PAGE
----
There were carrying challenges as well. The atlas stone carry was a fun one where you had to pick up an 80 pound atlas stone covered in mud then carry it about 15 yards. Do 5 burpees and repeat. The Log carry was similar but more challenging. I noticed some of the logs had holes cut out for grips and some did not. Of course mine did not. Mine was also a lot thicker rather than longer which didn’t allow me to put it on my shoulder like some other people did. It wouldn’t fit. I had to carry this heavy ass log in front of me fatiguing my biceps the whole time. Of course right after the log carry was the sandbag pulley. Those two directly after each other was cruel and unusual punishment. I attempting the pulley but with the combination of my hands being wet, my grip and biceps being shot I couldn’t quite get it up. I teamed with another Spartan who as a team we were able to get the sandbag all the way up and down. Thank God Spartans stick together. The two consecutive obstacles right after each other seemed to be a theme for this course because another extremely challenging set happened earlier ion the race. The first was the stone carry. Basically you had to fill up a large bucket with stones. Had to be above the holes punched on the top inch of the box they said. Then you had to carry the bucket up a large hill and turn around. This was extremely difficult. I was forced to put the bucket down several times.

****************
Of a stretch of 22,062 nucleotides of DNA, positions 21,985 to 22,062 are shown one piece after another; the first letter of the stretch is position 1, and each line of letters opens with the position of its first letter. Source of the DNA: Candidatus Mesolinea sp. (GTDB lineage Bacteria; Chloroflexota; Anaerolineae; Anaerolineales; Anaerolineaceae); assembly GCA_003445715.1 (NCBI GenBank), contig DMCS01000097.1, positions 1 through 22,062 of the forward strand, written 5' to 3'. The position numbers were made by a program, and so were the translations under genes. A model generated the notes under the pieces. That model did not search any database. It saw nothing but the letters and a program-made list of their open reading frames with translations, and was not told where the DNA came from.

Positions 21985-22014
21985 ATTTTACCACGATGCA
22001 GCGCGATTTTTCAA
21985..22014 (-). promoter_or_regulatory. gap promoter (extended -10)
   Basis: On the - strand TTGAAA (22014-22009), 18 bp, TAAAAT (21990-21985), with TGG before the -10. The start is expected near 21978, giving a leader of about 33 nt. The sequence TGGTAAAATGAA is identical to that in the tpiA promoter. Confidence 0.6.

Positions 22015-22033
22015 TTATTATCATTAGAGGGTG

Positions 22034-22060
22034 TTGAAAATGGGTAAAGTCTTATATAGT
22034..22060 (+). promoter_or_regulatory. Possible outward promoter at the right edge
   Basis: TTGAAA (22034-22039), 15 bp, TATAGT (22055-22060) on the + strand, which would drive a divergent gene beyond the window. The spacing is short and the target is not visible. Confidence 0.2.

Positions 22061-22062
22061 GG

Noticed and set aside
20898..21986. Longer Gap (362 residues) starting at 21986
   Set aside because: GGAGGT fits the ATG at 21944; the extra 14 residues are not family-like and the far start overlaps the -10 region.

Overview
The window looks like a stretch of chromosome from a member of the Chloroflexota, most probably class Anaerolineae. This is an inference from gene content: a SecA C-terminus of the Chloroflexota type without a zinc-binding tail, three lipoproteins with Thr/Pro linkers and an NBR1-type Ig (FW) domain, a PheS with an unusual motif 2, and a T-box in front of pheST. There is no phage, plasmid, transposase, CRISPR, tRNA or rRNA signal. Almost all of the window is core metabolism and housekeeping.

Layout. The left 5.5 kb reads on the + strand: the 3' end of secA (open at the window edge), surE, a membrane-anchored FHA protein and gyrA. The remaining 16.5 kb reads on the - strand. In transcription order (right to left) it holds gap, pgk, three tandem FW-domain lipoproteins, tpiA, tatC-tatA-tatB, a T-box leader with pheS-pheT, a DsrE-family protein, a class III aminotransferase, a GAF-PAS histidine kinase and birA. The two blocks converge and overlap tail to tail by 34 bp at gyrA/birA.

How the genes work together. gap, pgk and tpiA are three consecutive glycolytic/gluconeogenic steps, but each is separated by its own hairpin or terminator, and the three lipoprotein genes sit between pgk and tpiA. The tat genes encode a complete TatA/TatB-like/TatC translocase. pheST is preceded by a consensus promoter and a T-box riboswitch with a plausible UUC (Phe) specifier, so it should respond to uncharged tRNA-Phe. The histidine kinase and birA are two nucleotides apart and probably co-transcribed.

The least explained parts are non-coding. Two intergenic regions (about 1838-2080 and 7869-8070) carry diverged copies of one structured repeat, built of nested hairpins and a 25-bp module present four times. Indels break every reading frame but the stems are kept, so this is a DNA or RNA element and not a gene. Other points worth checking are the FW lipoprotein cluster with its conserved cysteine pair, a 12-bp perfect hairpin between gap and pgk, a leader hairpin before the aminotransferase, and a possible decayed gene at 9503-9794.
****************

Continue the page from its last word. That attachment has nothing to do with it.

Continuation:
At the bottom of the hill you dumped the bucket out back into the pile with your forearms and hands throbbing they sent you right to the vertical rope climb. Not only were my hands dying and my arms shot but now we immediately had to jump into waist deep water and climb a rope. I can do a rope climb no problem. This rope even had knots in it which made it much easier. But again the course got me here. Jumping out of water to climb a wet rope was just too much. I actually got about halfway up but just couldn’t go any further. If I had sat there for 10 minutes or so I could have gotten it but I didn’t want to hold everyone up who was waiting behind me. So I jumped out of the water, did my 30 burpees and moved on. Just when I thought it was time for a little running to give my hands a rest next up was the true Ninja Warrior special. Climbing horizontal on a wall with little sections for your hands and feet. Think rock climbing wall but instead of moving up you are moving sideways. I took about 4 falls on this one but since there weren’t a lot of people behind me I eventually got it. I was pretty pumped because I surprised myself on this one. Once that was over my hands felt like curled up balls on knotted muscle.